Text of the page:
Alternatively, even if principals are fully aware of the benefits of these programs, they often have other competing priorities that dominate, and are focused on management efficiency, not necessarily student benefit. Apparent from our research is that principals, when making decisions that impact school meals, prioritize academics over the meals programs. Concerns about student safety and school cleanliness also weigh heavily in their decisions.
For instance, we found that some principals opted not to install water jets in the cafeteria, despite the benefit to student health, in order to avoid spilled water that could result in students slipping. As another example, very few principals set school policies to limit junk food brought from home. One principal in our study sample that did have such a policy, though, cited a concern about sanitation – spilled wrappers and crumbs. These findings suggest that principals are unaware of the benefits of school meals, or do not prioritize student health when making decisions about school food programs and policies.
Despite the potential link between school meals and other outcomes, the cafeteria is often viewed as distinct from the rest of the school. Our findings debunk this notion. Rather, principals have substantial influence over meal practices in schools. Furthermore, despite the importance of school breakfast and lunch, principals often prioritize academics, student safety, and school cleanliness over school meals, suggesting that principals may not be knowledgeable about the benefits of school meals, or may not have the capacity to promote a healthy school food environment. For instance, if principals set lunch too early, or do not schedule a long enough lunch period for all students to finish their meals, students may be hungry in the afternoon and less able to concentrate in classes later in the day.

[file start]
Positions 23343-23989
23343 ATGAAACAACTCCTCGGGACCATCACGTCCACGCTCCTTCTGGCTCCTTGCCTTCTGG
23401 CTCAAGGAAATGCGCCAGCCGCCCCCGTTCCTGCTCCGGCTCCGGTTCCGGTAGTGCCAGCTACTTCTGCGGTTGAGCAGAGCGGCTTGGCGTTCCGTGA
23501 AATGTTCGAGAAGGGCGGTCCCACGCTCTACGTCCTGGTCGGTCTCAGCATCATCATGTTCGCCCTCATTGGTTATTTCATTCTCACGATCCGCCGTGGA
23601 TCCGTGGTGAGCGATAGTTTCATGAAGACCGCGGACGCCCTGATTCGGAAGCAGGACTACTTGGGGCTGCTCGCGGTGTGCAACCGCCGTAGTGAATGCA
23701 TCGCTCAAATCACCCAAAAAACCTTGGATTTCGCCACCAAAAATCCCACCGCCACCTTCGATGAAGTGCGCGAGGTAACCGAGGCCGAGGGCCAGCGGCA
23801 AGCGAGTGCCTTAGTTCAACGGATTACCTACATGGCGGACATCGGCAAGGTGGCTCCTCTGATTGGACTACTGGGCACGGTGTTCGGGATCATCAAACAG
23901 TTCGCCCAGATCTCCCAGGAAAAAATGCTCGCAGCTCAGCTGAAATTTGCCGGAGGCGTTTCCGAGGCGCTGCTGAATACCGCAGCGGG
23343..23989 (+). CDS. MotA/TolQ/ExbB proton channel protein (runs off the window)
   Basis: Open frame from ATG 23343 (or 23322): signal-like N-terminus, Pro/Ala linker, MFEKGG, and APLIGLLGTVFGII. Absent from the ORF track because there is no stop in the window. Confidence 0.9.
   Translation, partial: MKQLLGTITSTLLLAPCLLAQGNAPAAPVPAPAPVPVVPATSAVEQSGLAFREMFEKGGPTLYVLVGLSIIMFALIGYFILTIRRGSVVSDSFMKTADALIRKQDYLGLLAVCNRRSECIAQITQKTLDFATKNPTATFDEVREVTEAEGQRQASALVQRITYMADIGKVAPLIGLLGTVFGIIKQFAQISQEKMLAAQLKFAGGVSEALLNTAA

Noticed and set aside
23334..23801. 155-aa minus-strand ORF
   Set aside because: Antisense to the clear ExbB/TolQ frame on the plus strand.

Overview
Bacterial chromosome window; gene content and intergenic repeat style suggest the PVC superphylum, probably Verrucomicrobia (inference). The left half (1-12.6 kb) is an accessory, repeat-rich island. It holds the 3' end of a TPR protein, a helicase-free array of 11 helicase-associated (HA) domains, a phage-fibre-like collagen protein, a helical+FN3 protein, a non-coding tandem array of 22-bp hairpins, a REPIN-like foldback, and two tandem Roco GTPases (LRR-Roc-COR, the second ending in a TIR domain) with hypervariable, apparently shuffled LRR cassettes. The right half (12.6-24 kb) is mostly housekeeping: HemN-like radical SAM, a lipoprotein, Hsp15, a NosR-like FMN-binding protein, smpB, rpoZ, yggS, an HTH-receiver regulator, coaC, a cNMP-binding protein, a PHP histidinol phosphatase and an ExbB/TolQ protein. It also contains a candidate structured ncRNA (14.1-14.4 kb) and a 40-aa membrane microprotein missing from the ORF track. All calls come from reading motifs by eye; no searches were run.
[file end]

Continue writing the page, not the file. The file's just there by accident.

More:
As principals’ roles in the school continue to become increasingly more complex, it is wise to evaluate their influence over the school cafeteria, which certainly influences the learning, health and lifestyles of children. If principals continue to have such discretion over school meals, they must be encouraged to consider student health in addition to academics and other concerns. We might even question the principal’s oversized role in the lunchroom; it may be best to leave important school food decisions to the district-level food and nutrition experts, and put less of this burden on principals.
 This project, funded by the National Institutes of Health (PI: Amy Ellen Schwartz), was conducted with researchers from NYU Steinhardt, NYU School of Medicine and Syracuse University.
The Brown Center Chalkboard launched in January 2013 as a weekly series of new analyses of policy, research, and practice relevant to U.S. education.
In July 2015, the Chalkboard was re-launched as a Brookings blog in order to offer more frequent, timely, and diverse content. Contributors to both the original paper series and current blog are committed to bringing evidence to bear on the debates around education policy in America.
There’s always a lot of creativity in how education is delivered. A school could be under a tree, could be inside someone’s home. It could be in a mosque or a church, it could be anywhere young people can gather safely with adults who can instruct them.